Trail of the unexpected: Cambodia - for king and country

Lara Dunston watches as thousands mourn the death of their monarch in Phnom Penh

At 3pm it is blisteringly hot in Phnom Penh. This is not an hour when Cambodians, accustomed to the fierce heat of their sultry tropical climate, would normally be on the street. But 10 days ago, Cambodians made an exception.

It was the beginning of a week of mourning: the body of their King-Father Norodom Sihanouk, who had died of a heart attack a few days earlier in Beijing, had been brought home.

Tens of thousands of Cambodians came out in the sweltering heat to offer their respects, lining the broad boulevards of this former French colony, from the airport on the outskirts to the Royal Palace at the centre of the city.

I waited with them on the waterfront boulevard near the palm-lined promenade of Sisowath Quay and the Tonlé Sap, a tributary of the Mekong. It was so hot that a Cambodian family of eight crouched in the shadow of a colossal black four-wheel-drive to shelter from the blazing sun. Others sat cross-legged on the kerb, dressed in their mourning clothes of white shirt and long black skirt or trousers, a black ribbon pinned to their chests. They held clusters of incense sticks, candles and water lilies, while at least one in every group held a portrait of a  dapper-looking, grey-haired gentleman in a gold frame. Some flapped a lace fan in front of their faces. Some stood behind their group, shading them with umbrellas.

A group of dazed-looking backpackers, wearing too few clothes for such a significant event, ambled along the nearby waterfront, searching for some shade. I joined the family squatting beside the big fancy car.

Norodom Sihanouk was 89 when he died – an age that few Cambodians have reached. Perhaps 300,000 died in the conflict that brought Pol Pot to power in 1975, with two million more falling victim to the notorious killing fields of the tyrant’s Khmer Rouge regime over the next few years.

Some Cambodians had joined the crowd merely out of curiosity, keen to catch a glimpse of the gold casket atop the extravagantly gilded funeral “barge”. This majestic vessel, which traditionally transported royal figures along rivers, took the form of a flamboyant Naga-headed float on wheels to carry the former king from his plane to the palace, where his body is due to lie in state for three months.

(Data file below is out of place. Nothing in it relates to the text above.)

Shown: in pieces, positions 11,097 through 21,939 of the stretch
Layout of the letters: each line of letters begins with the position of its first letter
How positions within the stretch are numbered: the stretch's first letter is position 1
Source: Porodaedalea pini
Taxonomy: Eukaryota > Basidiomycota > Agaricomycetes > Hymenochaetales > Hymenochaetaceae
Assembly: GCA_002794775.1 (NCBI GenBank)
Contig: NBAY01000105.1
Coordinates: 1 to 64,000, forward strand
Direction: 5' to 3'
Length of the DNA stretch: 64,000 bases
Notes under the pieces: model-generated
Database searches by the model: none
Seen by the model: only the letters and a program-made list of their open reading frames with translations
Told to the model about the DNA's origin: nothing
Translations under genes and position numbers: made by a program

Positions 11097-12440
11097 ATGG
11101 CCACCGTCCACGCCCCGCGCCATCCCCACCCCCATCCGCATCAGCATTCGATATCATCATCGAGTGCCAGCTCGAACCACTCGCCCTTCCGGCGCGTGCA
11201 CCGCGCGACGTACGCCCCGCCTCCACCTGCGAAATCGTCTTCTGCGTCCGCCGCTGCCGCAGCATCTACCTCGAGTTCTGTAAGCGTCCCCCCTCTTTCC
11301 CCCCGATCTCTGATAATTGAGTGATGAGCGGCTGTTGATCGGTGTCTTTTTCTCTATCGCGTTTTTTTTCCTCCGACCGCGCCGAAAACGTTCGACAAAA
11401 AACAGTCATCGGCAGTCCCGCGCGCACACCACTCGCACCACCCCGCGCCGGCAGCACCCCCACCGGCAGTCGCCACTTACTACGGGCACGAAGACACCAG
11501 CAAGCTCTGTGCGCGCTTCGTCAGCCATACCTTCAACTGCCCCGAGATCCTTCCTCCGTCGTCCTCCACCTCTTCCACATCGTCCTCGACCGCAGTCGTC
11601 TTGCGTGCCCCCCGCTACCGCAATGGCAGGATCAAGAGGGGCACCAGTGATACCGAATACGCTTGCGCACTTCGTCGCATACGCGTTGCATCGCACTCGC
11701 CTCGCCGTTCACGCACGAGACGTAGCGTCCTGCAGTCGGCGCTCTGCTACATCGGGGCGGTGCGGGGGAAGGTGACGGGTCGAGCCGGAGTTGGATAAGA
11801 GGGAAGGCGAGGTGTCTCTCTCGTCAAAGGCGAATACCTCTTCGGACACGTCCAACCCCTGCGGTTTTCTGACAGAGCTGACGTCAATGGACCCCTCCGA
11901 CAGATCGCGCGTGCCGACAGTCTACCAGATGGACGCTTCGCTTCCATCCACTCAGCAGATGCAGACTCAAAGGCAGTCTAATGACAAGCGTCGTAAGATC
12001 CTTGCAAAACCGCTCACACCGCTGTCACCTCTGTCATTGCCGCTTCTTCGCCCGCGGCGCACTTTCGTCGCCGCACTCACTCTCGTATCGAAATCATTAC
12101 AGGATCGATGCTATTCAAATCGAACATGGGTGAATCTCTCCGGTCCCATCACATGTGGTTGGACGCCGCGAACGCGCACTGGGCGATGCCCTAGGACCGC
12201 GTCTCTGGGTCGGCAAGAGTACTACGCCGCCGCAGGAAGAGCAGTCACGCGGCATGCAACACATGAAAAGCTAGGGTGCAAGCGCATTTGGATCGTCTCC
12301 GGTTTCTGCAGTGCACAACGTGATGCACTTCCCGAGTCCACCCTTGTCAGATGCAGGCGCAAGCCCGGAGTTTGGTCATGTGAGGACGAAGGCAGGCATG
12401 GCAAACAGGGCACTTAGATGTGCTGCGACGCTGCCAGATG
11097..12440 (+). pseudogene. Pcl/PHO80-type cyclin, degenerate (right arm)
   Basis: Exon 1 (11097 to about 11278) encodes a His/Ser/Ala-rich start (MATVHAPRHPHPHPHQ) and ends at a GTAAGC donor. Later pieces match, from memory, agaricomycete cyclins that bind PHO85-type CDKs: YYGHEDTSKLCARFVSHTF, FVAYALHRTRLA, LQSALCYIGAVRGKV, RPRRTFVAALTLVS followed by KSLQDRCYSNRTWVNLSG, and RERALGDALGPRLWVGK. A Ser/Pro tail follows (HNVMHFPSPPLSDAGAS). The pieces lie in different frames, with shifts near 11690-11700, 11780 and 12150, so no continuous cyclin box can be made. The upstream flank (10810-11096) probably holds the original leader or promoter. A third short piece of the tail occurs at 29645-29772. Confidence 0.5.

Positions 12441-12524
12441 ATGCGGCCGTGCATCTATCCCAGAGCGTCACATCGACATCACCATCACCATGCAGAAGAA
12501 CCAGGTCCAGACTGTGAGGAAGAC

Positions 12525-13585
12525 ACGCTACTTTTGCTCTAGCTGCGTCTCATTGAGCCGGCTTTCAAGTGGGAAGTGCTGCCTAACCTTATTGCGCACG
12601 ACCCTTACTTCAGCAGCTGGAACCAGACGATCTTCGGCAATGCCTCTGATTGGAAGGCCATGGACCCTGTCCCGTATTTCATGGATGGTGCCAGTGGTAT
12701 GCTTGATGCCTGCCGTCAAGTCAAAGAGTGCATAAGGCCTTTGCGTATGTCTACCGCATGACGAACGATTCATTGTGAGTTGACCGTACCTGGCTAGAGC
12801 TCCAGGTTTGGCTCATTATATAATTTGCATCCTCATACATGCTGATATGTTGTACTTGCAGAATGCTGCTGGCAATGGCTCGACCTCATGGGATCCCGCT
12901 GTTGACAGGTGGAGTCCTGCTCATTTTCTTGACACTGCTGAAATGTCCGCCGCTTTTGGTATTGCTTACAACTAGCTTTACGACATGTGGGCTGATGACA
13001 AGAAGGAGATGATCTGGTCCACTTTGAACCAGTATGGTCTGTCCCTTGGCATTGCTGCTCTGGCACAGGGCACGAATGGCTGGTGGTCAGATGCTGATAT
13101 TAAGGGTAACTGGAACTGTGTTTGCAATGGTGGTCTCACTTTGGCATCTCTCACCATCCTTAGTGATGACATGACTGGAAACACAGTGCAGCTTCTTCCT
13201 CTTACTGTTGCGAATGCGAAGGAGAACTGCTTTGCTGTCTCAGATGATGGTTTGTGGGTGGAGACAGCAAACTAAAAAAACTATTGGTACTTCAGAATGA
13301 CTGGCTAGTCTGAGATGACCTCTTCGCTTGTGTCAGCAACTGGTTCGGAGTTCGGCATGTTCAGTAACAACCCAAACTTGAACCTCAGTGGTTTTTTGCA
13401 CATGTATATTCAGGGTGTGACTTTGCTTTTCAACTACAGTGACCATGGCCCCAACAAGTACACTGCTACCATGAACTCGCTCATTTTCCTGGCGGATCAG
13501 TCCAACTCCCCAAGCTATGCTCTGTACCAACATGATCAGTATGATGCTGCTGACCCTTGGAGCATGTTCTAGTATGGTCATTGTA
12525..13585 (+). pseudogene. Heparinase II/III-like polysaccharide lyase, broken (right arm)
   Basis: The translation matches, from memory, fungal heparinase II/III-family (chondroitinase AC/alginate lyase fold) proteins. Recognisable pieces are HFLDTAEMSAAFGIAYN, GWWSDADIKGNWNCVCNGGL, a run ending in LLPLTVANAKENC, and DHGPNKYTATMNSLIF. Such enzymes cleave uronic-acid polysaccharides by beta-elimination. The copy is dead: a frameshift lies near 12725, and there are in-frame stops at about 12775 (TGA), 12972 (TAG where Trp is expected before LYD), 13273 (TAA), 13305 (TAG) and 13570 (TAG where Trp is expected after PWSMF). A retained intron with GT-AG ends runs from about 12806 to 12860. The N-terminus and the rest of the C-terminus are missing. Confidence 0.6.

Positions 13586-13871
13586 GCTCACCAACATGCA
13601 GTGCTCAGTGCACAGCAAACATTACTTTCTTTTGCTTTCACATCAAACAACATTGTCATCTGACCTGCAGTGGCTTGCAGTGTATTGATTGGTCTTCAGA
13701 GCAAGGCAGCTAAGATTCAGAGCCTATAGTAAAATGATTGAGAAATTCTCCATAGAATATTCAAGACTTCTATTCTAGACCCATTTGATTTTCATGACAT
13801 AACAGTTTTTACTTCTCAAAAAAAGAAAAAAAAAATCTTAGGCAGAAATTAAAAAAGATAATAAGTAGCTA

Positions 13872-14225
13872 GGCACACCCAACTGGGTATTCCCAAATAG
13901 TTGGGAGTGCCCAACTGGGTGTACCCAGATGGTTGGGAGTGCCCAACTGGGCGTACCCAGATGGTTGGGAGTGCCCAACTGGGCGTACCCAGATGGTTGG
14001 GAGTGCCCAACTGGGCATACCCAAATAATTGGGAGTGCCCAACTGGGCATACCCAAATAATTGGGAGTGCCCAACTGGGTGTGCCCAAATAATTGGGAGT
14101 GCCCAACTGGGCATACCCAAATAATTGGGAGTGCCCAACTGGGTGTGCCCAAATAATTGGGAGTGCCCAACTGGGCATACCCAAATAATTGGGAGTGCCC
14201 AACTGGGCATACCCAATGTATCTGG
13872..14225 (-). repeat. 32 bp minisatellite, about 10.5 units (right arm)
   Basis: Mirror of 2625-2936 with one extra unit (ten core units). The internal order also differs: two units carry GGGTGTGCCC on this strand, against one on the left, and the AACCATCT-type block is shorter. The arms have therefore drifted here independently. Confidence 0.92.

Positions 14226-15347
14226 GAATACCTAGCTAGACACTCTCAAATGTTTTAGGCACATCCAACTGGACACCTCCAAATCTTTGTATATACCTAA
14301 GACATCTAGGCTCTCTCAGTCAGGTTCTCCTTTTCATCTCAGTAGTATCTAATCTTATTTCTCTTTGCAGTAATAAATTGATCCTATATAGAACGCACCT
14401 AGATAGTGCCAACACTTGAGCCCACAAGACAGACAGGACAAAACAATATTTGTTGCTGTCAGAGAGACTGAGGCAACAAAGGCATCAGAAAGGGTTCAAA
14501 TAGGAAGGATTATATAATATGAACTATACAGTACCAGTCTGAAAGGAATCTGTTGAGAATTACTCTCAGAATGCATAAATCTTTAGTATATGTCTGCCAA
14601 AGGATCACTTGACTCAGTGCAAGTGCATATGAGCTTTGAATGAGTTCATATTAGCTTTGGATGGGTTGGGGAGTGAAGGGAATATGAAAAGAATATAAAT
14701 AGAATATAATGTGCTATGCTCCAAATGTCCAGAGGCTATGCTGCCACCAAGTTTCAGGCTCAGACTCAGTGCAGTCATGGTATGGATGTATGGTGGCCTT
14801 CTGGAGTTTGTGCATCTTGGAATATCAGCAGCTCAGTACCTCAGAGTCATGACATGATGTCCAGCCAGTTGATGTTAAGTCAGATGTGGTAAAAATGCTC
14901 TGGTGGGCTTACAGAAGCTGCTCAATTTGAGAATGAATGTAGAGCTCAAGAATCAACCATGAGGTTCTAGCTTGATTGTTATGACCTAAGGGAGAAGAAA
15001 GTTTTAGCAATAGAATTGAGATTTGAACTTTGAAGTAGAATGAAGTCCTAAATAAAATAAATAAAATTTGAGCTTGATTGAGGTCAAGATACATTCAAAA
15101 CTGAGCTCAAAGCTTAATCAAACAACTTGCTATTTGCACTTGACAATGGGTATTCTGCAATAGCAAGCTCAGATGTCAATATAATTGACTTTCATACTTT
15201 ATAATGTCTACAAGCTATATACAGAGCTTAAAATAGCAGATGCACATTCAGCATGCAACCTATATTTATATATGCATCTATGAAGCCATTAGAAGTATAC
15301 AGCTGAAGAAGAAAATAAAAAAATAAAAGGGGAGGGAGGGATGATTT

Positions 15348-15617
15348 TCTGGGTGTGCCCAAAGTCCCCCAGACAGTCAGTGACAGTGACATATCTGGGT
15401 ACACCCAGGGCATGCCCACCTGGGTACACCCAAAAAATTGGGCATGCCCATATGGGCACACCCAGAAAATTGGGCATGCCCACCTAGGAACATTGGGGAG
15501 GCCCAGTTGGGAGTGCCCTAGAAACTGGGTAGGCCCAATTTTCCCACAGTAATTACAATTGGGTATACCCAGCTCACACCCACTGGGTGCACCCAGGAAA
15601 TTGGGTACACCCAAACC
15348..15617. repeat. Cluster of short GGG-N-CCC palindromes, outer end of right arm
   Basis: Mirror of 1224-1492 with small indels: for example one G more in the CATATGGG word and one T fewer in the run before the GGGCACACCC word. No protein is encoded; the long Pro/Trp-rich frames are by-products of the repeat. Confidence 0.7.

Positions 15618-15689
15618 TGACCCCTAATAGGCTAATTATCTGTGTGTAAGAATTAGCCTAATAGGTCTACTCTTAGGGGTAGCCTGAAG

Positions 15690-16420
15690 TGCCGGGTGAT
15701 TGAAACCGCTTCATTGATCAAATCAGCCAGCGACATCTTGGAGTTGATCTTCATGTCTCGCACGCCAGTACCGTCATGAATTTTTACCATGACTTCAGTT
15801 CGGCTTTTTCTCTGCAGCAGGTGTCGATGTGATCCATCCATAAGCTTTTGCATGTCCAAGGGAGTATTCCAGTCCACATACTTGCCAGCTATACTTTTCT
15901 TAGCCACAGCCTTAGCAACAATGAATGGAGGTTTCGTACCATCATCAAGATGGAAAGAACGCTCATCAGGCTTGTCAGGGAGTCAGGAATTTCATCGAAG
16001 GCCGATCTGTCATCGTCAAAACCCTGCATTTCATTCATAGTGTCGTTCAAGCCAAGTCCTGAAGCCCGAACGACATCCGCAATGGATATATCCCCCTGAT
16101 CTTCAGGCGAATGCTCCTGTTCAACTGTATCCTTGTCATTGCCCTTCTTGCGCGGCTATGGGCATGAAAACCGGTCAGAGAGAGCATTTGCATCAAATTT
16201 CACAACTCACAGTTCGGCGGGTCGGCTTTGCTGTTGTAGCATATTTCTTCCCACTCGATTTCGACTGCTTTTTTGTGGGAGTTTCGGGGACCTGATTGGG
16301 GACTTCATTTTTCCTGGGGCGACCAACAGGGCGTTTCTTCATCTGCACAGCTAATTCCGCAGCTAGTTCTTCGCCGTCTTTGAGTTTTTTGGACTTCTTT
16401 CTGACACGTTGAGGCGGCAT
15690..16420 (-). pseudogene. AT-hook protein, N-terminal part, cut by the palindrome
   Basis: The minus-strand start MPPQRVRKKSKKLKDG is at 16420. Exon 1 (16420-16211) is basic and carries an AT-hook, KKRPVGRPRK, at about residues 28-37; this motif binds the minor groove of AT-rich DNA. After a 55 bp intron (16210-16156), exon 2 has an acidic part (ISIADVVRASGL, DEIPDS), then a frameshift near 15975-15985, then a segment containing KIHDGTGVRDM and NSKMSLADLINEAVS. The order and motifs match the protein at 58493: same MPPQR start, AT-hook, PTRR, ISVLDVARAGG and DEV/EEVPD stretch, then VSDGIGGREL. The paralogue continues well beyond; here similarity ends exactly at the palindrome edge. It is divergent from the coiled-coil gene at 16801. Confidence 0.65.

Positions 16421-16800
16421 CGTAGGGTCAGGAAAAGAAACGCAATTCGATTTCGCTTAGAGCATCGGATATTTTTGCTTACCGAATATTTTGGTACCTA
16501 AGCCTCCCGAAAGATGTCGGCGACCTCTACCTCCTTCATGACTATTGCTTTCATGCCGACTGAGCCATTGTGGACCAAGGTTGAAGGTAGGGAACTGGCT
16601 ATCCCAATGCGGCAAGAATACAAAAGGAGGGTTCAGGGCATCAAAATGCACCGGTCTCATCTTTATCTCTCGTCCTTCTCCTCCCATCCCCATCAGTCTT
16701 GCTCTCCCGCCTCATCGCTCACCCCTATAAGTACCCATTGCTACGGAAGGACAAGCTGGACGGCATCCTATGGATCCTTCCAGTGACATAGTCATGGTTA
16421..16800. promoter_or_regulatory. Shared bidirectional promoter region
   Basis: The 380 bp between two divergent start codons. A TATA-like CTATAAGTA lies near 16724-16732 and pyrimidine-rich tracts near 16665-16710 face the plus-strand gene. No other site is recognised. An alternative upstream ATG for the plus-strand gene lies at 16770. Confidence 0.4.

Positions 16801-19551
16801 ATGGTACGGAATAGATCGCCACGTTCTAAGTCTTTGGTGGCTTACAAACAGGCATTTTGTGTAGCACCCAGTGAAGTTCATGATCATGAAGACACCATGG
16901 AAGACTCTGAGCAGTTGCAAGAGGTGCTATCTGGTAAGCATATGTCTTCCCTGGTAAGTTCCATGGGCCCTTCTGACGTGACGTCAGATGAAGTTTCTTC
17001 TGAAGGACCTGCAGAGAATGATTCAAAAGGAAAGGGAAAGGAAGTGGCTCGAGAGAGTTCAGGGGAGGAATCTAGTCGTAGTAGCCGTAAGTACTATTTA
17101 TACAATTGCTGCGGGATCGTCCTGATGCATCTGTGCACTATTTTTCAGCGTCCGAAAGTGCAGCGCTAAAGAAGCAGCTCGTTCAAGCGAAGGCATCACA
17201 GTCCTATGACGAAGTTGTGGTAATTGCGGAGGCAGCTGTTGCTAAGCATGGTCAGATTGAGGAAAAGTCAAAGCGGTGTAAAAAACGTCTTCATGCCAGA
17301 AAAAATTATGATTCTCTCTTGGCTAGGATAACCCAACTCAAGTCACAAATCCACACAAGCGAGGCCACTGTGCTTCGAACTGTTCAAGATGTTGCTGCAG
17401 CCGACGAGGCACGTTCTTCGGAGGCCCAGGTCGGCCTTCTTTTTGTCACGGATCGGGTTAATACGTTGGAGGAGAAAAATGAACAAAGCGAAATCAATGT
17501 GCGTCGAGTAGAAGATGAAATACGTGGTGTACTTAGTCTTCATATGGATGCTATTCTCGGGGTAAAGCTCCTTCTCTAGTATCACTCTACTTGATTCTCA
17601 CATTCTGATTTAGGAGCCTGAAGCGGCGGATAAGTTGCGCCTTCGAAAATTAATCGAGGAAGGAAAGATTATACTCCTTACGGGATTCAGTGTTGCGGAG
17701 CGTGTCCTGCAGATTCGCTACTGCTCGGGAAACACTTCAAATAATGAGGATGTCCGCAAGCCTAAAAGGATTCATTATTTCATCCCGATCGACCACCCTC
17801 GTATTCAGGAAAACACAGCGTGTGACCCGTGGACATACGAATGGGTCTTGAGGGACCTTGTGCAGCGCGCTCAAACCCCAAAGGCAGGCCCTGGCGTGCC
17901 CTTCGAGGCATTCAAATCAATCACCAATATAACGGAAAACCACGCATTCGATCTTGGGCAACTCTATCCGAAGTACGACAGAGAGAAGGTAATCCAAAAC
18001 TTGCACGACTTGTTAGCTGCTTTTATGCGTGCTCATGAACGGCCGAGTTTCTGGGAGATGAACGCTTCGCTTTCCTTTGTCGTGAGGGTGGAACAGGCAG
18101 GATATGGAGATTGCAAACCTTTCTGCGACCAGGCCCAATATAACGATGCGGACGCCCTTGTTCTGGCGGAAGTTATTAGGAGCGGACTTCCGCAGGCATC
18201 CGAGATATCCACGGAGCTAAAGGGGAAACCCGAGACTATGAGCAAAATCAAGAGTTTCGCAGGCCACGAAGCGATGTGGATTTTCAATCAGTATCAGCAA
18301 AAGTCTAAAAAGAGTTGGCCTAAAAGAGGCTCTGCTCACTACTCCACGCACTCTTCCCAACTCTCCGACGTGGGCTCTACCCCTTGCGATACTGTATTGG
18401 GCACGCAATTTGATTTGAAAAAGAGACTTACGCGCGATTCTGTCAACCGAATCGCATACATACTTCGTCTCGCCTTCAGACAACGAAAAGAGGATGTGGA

Most, however, were not here just to capture the spectacle on their camera-phones. They had come to pay their respects.

The older Cambodians were clearly more moved, many weeping openly. Later, once the casket had passed by and was through the palace gates, many moved closer to the glittering Preah Thineang Chan Chhaya, the “Moonlight Pavilion”, festooned with fairy lights and flowers and a monumental portrait of their King-Father.

They knelt on the manicured lawn in front of the pavilion, on the concrete paths that criss-crossed the square, and on the gravelly road traditionally used for parades, listening to the many monks who sat cross-legged with them, chanting prayers. They gently threw their lilies on to growing piles and placed candles on the concrete to create circles of light that they kept illuminated throughout the night. They crowded around a table of bound blank-paged books where they patiently waited their turn to record their feelings about the King-Father, their friends shining their mobile phones so they could see to write.

King Norodom Sihanouk was a complex man whose 60-year career was significant, if controversial. Lauded by many for taking his country from a French colony to an independent state, he was also criticised by some for not doing enough to prevent the Khmer Rouge from coming to power in 1975, nor to topple them later. At various times he was a king, a prime minister, a Communist, a leader in exile, and later, once more, a king – until 2004 when he abdicated to allow for his son to take over.

Whether in power or not, whether in Phnom Penh or Beijing, Norodom Sihanouk believed he was Cambodia. And so too, it seems, did many Cambodians.

Those who stayed lit the incense sticks that they’d carried all afternoon, poking them into the grass and sand, creating mini bonfires that were put out with water bottles by whoever was around. At first the incense produced fragrant plumes, initially pleasant. But later, late into the night, and over the course of the following week – out of curiosity, I found myself returning again and again – the air became thick and pungent.

For many Cambodians, the King-Father’s death is symbolic: some hope that with their king will go Cambodia’s tragic history.

Maybe now, I think, after witnessing 10 days of mourning, and 10 days of tears, Cambodians can finally move on.

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